How To Play Satin Doll With Spread Voicings

jazz piano lessonsA couple weeks back we learned about a very famous style of jazz chords called spread voicings.

(If you missed the lesson and have no idea what spread voicings are make sure you check out the how to play spread voicings lesson).

Anyway, since then I received a couple emails from subscribers to the site asking me to demonstrate these voicings in the context of a jazz standard. (video lesson below)

So, here’s another free jazz piano lesson video.  In this video I teach you how to apply jazz spread voicings to the famous Duke Ellington jazz standard “Satin Doll”.

These spread voicings are some of the best solo jazz piano voicings out there.  They work great for solo piano as well as even in trio settings or accompanying a vocalist or instrumentalist.

Enjoy learning these voicings.  They are very powerful. Practice them in all your keys my friends and apply them to all your favorite tunes!

If you’re looking for more information on jazz piano chords make sure you check out this free lesson on rootless voicings or this lesson on two handed comping.

If you’re looking for some licks you can play on Satin Doll check out this Wes Montgomery transcription on Satin Doll.

If you want to learn how to apply even more professional sounding jazz piano voicings to tons of great jazz standards I have a whole course that teaches you how to do it.

You can check out The Premium Membership course right here.

If you enjoyed reading and watching this post please leave a comment below. Also, be sure to subscribe to the freejazzlessons email list on the top right. It’s quick, easy, and free!

  • Anonymous

    Loved your video sir! Very helpful. Keep up the good work!

    • It’s my pleasure. I’m glad you’re enjoying the site!

    • Steve Nixon (freejazzlessons)

      Thanks Yonex.  I appreciate your kind words!

  • Cecil Anang

    That’s fabulous Steve. I love how you cater for complete beginners like myself who play some piano but have no idea how to get started on this wonderful and superior style of playing. Great stuff!!!

  • Chie

    Nice to meet you friend
    I am Japanese.
    I want to play the piano jazz. And I want to study sound.
    I do not open so much finger. So, I’m glad to show me how to play the closed voicing.
    And I am very happy.
    The site is written in English. So, that to understand all is difficult.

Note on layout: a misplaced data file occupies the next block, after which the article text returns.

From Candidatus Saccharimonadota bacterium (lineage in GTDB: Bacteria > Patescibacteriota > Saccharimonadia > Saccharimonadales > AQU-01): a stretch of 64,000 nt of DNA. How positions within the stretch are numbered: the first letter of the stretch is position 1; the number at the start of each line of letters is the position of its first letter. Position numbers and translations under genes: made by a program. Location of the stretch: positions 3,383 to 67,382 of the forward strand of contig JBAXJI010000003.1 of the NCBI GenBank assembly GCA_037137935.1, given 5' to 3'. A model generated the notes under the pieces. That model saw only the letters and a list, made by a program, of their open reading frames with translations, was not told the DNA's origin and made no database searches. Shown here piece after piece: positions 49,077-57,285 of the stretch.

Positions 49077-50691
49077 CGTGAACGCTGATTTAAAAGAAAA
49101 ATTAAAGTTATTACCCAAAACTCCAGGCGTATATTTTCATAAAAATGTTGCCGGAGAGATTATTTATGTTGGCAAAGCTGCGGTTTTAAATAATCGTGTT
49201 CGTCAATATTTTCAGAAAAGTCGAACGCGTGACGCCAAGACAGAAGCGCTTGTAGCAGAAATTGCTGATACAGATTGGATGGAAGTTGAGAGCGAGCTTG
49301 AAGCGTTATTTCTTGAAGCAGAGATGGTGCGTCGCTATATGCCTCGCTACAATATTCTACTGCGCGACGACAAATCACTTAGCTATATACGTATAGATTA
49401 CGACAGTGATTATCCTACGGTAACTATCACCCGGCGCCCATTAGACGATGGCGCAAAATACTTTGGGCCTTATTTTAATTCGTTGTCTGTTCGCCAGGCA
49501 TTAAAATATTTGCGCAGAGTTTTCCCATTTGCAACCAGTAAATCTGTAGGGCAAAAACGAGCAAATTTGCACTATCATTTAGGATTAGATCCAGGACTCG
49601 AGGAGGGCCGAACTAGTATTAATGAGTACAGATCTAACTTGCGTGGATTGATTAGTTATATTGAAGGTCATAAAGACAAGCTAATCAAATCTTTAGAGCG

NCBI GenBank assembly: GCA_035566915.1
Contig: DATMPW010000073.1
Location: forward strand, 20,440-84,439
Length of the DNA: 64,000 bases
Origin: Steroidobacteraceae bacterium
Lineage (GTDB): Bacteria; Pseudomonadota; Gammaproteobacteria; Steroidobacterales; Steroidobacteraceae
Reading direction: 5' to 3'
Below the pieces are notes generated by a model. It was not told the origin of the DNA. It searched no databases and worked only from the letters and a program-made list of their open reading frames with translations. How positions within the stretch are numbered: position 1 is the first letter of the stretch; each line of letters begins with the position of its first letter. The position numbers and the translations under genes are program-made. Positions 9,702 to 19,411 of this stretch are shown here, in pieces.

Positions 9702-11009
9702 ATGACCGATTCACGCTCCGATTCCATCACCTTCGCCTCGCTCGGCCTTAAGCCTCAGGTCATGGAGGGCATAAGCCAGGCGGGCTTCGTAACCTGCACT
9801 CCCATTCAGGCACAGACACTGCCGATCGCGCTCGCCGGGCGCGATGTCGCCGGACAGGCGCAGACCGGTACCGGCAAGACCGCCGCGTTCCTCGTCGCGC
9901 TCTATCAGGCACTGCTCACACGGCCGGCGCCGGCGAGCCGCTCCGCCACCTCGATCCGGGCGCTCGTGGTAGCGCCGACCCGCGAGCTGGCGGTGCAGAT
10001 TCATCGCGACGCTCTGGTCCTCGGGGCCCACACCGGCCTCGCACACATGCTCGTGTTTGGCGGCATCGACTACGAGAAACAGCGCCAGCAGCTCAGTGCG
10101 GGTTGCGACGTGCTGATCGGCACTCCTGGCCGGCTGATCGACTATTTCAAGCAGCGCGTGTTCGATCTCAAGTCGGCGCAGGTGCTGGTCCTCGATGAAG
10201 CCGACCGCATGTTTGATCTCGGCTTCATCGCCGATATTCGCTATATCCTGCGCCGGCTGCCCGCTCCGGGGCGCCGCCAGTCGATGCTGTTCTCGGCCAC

I think that it’ll let you not learn from the sound.
    Thank you.

  • Carter Thaxton

    Thank you, Steve, for producing these great videos and lessons. Each one is an excellent nugget for study. I keep coming back here again and again as I learn and progress.

  • Peter

    Hey Steve,

    Thanks for this great lesson. I really think you should do a full one on Premium Membership someday!

    In the lead sheet (Real Book of Jazz Volume 1) the turnaround in bars 7-8 is written as C – Emin7b5 – A7b9, going back to Dmin7. The ones you’re playing sound more colorful. I’m wondering what are the chords you’re using there?

    Also, to keep with the flavor of the chord extensions in the A section, what would you suggest for bars 15-16 to lead into the B section?

    I believe the 15-16 is normally written as C – Dmin7 – D#dim7 – Emin7 going into Gmin7 in bar 17.

    Really appreciate your help! Thanks!

    Best wishes,

    • Hey Peter! Thanks 🙂 Yep, the full lesson for Satin is on the scheduled release for Premium. We’ll releasing several hours and levels on this tutorial very soon.
      To answer your question about turnarounds…on this vid I’m playing Cmaj7 F7 E7alt then A7.

      Since you’re a Premium Member also check out the intermediate and advanced arrangement I did of “Straight No Chaser:. Also, watch out the harmonic analysis I shot for the tune as well. I share some cool turnaround concepts in those.
      Thanks Peter for your question!

      • Peter

        Thanks, Steve. I will take a look at the videos for “Straight No Chaser.” Super excited to see what you’ve put together for next month!